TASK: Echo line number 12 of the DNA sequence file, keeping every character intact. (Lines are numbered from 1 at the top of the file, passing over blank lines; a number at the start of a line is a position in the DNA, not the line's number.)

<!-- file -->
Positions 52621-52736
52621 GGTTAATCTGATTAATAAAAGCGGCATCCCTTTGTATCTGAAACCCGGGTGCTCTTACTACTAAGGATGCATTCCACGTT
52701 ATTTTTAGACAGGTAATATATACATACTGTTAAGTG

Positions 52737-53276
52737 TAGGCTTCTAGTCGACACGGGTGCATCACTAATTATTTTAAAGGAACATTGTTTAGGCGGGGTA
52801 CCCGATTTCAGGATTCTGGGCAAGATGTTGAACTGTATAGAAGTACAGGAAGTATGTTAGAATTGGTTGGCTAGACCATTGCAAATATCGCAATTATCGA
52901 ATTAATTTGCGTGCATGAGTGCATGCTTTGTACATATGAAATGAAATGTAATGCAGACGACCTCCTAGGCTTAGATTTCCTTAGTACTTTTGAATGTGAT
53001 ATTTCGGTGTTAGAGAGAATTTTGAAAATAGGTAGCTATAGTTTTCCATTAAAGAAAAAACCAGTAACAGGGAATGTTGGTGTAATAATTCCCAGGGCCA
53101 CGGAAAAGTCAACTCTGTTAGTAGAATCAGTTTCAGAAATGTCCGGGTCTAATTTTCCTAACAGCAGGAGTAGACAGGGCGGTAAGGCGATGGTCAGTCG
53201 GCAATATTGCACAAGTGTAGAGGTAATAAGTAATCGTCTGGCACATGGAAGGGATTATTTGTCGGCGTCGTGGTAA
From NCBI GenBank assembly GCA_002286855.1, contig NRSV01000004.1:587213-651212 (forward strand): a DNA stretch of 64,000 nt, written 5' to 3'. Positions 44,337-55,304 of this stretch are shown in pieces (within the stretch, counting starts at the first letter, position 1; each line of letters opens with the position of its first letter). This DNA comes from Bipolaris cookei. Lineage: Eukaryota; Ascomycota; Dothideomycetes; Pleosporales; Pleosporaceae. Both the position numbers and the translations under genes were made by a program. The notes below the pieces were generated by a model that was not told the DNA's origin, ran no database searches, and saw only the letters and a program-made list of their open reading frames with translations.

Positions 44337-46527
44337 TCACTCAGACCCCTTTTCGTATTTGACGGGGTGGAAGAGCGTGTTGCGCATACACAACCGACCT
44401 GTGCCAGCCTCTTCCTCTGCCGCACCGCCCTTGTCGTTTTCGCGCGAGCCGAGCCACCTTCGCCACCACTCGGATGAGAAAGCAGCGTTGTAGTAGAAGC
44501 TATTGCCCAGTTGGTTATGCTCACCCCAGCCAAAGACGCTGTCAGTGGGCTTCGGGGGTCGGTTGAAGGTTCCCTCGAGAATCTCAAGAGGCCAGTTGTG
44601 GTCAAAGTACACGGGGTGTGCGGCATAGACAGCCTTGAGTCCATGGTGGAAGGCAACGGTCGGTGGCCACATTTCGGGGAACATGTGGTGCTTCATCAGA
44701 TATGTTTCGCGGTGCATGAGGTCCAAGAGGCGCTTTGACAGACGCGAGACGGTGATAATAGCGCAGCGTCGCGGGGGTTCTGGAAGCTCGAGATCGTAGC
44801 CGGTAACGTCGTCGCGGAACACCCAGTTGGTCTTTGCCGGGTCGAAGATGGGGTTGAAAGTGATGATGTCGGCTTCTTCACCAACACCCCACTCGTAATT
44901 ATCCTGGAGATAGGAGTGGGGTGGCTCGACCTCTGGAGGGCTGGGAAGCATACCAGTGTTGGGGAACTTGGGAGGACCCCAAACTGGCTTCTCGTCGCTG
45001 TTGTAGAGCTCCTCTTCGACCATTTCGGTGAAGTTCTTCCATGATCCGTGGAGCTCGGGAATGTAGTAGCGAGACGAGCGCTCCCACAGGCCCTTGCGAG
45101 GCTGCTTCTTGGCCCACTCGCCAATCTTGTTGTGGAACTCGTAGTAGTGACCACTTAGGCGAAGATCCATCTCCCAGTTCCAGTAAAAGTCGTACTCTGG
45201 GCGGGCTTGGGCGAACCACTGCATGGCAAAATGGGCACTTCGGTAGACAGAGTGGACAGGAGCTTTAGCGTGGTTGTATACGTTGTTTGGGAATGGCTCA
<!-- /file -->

Positions 44337-46527